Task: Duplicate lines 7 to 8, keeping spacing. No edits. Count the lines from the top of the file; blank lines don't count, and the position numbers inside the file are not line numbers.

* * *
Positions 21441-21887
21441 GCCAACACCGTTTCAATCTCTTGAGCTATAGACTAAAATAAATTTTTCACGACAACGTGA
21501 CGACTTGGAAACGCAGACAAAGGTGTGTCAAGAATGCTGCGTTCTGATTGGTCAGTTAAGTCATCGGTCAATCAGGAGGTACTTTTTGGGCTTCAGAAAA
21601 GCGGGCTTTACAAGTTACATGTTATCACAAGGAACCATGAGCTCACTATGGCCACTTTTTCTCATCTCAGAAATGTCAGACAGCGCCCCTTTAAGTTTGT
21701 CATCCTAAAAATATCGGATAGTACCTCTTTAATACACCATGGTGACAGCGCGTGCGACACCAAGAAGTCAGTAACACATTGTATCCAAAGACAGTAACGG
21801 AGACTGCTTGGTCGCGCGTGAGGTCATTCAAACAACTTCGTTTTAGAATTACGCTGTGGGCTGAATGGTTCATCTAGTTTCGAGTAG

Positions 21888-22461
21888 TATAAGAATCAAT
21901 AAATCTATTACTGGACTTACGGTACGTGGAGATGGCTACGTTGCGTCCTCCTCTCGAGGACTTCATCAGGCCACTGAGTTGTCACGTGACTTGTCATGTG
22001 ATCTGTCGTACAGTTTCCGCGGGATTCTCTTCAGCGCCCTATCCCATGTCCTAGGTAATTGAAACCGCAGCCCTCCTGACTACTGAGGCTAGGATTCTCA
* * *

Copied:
Positions 21888-22461
21888 TATAAGAATCAAT